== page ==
18. In addition to the oral evidence of Mr. Wieder (which he accepted) the judge heard evidence – which he described as particularly useful on the question of the reputation of the PREMIER brand – from Mr. A I Davis, the owner of luggage shops in Sussex and Surrey. His evidence was that his customers made further purchases of PREMIER brand luggage for two main reasons: first, in order to make up matching sets of luggage; and, secondly (and pertinently in this context) because “having had experience with a particularly reliable brand, they would ask for more of the same kind”. Mr. Davis told the judge that “anyone with any experience of the trade would have heard of PREMIER luggage”.

  19. The judge heard oral evidence from two other retail shop-keepers – Mr. Sear (the owner of two shops in Mablethorpe, Lincolnshire) and Mr. Shafier (the owner of a shop in Shepherd’s Bush) – from Mr. Walsh (who has a cash and carry shop in Birmingham, selling only to the trade), and from three wholesalers – Mr. Drake, Mrs. Jeans and Mr. David Davis. He also heard evidence from Mr. Nicholas Long, who had been in the luggage industry as retailer, manufacturer and importer for over forty years and who was a past chairman of the British Luggage and Leather Goods Association. The judge described his evidence as particularly important. Mr. Long told the judge that Premier Luggage was highly respected in the luggage industry and had built up an admirable reputation for the PREMIER brand offering quality and value for money products. He said that professional buyers in any of the major retailers of luggage and travel goods would know of Premier Luggage.

  20. Taking the evidence that he had heard from the witnesses called by Premier Luggage with that from Mr. Mahtani and the witnesses called by Premier UK “as a whole” the judge reached the conclusion, set out in paragraph 43 of his judgment, that Premier Luggage had established “that its PREMIER mark and brand have a distinctiveness and a reputation throughout the retail and wholesale trade in luggage over the entire country”. He went on to say this:

    Specifically, I reject the submission made on behalf of the First Defendant that the Claimant’s PREMIER mark has acquired a distinctive character only among a few wholesalers and retailers. I also find that the Claimant has achieved a reputation for reliability and good value amongst trade buyers. I reject the submission, and the evidence of Mr. Mahtani and Mr. Perry [formerly a senior buyer for Co-operative Retail Services], to the effect that the PREMIER brand is worthless as an aid to the sale of the [Claimant’s] products, and that trade customers are concerned only with price and style in relation to the type of luggage sold by the Claimant. Reliability is, in my assessment of the evidence, a critical matter. So far as concerns the public, that is to say the ultimate consumer, the Claimant’s PREMIER brand is not widely known, and does not have the general reputation of the kind enjoyed by such well-known brands as Antler, Delsey and Carlton. On the other hand as Mr. Micklethwait [counsel for Premier Luggage] pointed out, the Claimant’s turnover figures show that over the past ten years the Claimant has supplied vast quantities of luggage to the public. It is clear that, amongst certain members of the public, the PREMIER brand enjoys a high reputation for reliability, quality and value for money. The evidence also shows that members of the public will purchase goods of the same brand in order to make up matching sets or to replace damaged luggage.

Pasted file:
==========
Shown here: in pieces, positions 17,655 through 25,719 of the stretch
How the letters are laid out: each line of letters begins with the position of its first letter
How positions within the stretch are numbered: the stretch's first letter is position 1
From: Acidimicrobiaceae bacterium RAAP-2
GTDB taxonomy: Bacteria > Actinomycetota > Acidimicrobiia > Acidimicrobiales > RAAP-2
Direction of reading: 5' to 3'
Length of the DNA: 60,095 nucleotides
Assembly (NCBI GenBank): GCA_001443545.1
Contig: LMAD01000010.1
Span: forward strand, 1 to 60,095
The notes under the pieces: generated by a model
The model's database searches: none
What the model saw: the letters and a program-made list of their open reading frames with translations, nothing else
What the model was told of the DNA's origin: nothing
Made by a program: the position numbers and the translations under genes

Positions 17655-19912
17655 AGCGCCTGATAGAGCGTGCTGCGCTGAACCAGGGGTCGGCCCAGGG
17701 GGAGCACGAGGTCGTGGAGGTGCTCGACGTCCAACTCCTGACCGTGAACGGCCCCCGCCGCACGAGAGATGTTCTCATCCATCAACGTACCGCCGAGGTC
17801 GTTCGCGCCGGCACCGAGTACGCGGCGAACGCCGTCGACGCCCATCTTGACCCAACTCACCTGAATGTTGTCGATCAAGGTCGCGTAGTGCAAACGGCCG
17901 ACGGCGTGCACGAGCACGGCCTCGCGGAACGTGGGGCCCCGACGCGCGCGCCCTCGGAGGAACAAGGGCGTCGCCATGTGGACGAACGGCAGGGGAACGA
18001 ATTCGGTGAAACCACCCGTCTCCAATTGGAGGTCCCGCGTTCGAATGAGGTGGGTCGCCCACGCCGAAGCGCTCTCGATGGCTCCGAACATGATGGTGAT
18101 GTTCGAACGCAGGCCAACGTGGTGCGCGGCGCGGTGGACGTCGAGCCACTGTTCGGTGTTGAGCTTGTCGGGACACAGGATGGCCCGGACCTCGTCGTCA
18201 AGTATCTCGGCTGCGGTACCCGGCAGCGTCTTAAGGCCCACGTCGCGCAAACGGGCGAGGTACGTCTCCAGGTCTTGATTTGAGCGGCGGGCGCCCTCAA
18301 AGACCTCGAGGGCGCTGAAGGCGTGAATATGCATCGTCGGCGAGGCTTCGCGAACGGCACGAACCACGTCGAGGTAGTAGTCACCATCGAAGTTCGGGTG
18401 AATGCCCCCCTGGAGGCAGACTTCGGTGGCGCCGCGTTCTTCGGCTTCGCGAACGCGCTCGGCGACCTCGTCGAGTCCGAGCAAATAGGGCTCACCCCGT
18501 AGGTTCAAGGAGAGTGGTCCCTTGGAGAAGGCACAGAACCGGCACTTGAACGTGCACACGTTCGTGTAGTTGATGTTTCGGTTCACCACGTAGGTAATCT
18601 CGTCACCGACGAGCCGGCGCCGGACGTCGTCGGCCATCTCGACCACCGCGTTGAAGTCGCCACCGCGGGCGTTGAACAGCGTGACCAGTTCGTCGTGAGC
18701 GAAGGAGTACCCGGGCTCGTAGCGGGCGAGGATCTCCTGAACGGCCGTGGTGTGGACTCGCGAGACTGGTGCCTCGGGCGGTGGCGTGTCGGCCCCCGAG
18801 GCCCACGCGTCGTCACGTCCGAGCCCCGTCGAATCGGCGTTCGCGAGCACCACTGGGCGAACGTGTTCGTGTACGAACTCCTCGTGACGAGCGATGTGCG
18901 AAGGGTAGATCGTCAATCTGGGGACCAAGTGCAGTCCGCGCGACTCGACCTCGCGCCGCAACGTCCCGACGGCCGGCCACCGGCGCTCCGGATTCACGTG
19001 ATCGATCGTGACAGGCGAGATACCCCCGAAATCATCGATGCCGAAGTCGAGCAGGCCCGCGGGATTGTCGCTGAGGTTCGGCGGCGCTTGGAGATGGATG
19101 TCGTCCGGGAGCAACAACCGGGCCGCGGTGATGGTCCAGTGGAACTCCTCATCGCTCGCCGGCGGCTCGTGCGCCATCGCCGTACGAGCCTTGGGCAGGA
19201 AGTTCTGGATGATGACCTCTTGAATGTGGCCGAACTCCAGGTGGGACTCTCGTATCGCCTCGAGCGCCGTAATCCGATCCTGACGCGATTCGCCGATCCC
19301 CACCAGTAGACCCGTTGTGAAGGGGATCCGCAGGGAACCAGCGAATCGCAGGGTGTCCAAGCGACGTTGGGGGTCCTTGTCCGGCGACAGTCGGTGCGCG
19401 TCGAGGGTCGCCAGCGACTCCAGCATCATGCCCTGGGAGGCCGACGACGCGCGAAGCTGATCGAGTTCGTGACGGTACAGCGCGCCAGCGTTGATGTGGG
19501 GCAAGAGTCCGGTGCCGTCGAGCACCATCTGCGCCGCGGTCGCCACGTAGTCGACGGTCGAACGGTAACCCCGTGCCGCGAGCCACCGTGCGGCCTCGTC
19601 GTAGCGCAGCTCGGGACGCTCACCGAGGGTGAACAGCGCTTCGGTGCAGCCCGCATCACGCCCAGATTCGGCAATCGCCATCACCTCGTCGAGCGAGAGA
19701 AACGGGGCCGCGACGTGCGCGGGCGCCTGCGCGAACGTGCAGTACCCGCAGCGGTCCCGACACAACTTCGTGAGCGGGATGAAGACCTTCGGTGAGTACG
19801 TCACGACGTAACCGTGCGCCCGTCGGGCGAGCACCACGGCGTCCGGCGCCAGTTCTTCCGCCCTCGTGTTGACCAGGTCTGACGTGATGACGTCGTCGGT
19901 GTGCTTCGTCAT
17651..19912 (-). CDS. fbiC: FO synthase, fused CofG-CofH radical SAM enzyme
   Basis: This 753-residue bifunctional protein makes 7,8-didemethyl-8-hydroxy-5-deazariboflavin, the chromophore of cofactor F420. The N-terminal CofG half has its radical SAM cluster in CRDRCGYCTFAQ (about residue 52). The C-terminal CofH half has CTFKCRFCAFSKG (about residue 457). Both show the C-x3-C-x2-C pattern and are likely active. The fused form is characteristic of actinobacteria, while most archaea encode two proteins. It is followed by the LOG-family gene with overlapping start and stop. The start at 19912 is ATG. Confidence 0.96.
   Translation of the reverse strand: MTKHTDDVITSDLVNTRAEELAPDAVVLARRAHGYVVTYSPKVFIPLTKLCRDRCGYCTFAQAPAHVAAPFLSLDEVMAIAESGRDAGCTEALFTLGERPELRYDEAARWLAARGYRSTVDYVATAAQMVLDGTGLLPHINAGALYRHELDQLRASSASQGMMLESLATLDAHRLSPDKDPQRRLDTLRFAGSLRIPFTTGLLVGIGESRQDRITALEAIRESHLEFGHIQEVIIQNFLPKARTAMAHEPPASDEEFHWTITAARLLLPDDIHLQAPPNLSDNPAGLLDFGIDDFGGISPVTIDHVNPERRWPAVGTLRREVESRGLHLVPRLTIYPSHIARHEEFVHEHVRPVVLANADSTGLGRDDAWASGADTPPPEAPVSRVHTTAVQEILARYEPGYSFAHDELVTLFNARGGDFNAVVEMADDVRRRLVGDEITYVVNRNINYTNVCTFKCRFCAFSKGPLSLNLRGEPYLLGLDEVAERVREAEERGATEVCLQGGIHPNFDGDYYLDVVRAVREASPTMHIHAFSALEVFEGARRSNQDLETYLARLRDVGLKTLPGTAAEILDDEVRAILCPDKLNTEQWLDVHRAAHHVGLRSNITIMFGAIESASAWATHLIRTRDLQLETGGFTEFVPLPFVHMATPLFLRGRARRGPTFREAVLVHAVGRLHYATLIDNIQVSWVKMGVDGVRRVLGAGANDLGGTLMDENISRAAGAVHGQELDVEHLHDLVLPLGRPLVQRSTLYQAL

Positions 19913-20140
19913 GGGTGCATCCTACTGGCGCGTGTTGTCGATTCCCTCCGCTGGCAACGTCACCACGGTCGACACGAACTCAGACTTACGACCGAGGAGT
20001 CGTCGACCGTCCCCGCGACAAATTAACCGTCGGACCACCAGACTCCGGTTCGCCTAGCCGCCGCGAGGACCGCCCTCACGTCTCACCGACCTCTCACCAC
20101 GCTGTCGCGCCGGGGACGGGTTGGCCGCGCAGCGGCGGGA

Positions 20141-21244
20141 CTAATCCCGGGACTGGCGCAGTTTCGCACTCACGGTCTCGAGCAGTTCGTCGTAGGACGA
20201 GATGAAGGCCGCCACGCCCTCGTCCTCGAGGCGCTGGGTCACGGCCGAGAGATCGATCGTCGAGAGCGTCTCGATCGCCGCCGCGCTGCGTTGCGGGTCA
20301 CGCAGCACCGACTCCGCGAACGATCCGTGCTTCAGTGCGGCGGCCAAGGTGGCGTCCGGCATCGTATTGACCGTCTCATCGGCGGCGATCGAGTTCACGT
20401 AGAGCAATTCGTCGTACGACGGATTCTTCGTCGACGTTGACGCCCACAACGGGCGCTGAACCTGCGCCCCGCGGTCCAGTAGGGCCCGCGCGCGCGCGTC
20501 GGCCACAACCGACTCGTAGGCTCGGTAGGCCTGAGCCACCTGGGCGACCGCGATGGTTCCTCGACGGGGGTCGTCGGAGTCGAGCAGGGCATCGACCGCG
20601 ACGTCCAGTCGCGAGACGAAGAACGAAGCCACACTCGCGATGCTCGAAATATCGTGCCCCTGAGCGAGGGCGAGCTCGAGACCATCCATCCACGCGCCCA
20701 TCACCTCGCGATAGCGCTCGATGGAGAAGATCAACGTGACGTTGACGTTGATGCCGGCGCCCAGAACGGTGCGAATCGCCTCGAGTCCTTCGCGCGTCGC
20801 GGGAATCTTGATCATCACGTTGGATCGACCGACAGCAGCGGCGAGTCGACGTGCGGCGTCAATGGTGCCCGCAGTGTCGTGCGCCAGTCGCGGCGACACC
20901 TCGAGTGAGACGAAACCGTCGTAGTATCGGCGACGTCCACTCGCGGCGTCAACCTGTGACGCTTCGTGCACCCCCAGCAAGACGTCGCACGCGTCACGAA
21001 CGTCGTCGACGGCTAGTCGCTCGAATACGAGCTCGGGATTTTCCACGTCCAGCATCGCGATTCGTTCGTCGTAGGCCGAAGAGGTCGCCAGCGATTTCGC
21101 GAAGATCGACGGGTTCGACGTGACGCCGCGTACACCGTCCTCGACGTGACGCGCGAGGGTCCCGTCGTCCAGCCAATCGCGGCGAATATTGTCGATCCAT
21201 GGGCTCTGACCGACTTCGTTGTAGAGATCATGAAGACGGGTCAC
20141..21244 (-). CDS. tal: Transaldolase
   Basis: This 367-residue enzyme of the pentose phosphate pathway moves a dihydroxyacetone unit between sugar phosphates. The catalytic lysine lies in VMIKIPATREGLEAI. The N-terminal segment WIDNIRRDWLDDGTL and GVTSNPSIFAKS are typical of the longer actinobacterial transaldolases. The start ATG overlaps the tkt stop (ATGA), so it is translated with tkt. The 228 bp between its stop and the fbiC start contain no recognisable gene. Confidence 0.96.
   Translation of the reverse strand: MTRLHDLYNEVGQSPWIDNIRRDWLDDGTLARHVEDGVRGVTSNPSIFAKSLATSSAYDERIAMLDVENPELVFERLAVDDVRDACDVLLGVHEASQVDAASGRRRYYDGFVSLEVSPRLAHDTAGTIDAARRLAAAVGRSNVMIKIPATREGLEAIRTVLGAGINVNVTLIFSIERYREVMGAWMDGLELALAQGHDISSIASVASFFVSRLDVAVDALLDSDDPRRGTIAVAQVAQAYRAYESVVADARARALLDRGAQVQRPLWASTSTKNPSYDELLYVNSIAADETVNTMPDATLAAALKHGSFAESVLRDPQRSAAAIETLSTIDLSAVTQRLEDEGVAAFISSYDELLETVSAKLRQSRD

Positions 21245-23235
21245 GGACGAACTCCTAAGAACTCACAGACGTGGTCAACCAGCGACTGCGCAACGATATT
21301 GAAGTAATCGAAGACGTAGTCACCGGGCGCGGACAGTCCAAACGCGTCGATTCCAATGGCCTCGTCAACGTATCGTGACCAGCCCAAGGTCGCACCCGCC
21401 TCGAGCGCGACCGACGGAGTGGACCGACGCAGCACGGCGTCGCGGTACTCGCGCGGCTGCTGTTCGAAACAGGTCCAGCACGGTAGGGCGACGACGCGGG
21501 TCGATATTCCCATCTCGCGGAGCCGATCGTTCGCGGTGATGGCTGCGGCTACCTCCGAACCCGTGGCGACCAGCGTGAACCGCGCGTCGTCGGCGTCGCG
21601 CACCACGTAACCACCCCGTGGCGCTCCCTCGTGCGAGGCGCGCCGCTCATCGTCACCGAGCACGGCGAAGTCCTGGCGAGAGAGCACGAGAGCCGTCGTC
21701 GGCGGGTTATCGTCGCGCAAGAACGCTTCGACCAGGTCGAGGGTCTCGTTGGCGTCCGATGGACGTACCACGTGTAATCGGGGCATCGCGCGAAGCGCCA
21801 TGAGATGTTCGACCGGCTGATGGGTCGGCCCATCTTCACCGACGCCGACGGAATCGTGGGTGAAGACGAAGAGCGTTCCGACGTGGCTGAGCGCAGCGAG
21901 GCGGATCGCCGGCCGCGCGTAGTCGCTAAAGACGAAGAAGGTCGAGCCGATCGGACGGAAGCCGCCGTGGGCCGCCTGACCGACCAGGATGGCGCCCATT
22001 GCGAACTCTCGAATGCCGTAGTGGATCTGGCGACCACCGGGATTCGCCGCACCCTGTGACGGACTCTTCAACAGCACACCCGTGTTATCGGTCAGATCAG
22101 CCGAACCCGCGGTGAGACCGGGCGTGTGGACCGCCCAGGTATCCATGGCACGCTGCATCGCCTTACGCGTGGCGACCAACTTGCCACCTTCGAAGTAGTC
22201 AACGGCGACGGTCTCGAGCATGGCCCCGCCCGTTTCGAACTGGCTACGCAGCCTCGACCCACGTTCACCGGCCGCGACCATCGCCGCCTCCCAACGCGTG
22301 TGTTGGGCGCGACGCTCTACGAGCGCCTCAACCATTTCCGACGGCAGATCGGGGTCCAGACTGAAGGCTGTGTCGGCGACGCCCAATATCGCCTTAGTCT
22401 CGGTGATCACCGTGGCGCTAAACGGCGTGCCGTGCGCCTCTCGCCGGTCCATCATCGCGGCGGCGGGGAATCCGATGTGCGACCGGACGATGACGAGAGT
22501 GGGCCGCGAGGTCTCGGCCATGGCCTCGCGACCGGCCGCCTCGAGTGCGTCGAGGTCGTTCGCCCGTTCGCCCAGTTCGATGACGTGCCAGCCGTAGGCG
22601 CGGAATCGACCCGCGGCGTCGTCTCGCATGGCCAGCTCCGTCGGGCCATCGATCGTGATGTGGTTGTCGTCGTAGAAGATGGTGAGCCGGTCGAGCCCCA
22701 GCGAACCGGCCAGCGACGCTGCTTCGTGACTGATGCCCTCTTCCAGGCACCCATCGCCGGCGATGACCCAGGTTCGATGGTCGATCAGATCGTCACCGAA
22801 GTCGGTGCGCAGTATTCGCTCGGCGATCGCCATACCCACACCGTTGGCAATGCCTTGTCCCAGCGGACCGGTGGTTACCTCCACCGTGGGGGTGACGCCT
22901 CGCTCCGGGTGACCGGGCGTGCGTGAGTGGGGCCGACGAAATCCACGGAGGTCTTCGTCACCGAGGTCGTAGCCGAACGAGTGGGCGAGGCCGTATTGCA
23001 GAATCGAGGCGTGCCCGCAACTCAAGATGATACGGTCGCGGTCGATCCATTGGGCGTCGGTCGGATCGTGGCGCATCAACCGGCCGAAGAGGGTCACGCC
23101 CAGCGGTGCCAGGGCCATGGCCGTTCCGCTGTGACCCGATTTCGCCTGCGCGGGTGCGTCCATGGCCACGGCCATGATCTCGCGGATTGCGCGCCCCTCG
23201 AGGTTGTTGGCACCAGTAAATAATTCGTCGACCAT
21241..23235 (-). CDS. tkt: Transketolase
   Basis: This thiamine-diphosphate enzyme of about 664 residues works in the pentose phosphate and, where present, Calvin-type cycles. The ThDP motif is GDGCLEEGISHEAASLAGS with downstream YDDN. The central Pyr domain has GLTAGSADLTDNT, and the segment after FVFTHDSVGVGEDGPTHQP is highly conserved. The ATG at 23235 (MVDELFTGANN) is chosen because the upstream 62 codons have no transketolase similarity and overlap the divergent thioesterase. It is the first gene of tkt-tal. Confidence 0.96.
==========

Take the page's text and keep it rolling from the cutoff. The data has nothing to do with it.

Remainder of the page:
21. The judge was concerned as to whether “the relevant class of persons”, for the purposes of the test posed by the Court of Justice in paragraph 52 of its judgment in the Windsurfing Chiemsee case, was confined, in a case like the present (where the supplier does not sell direct to the public), to wholesalers and retailers, or included the ultimate consumer. He resolved that question at paragraph 47 of his judgment:

    It seems to me that I am bound to follow the decision and reasoning of the Court of Appeal in the Bach Flower case. I do not consider that in the present case, which concerns the situation in which retailers and wholesalers are themselves purchasers or intermediate purchasers of the Claimant’s goods, this requires me to ignore wholesalers and retailers completely. It does, however, require me, for the purposes of the proviso to section 3(1) of the 1994 Act, to treat ultimate consumers as part of the relevant class of persons who, or a substantial proportion of whom, because of the PREMIER mark, must identify the Claimant’s goods as originating from the Claimant.

    At paragraph 48, he directed himself that he must be satisfied that: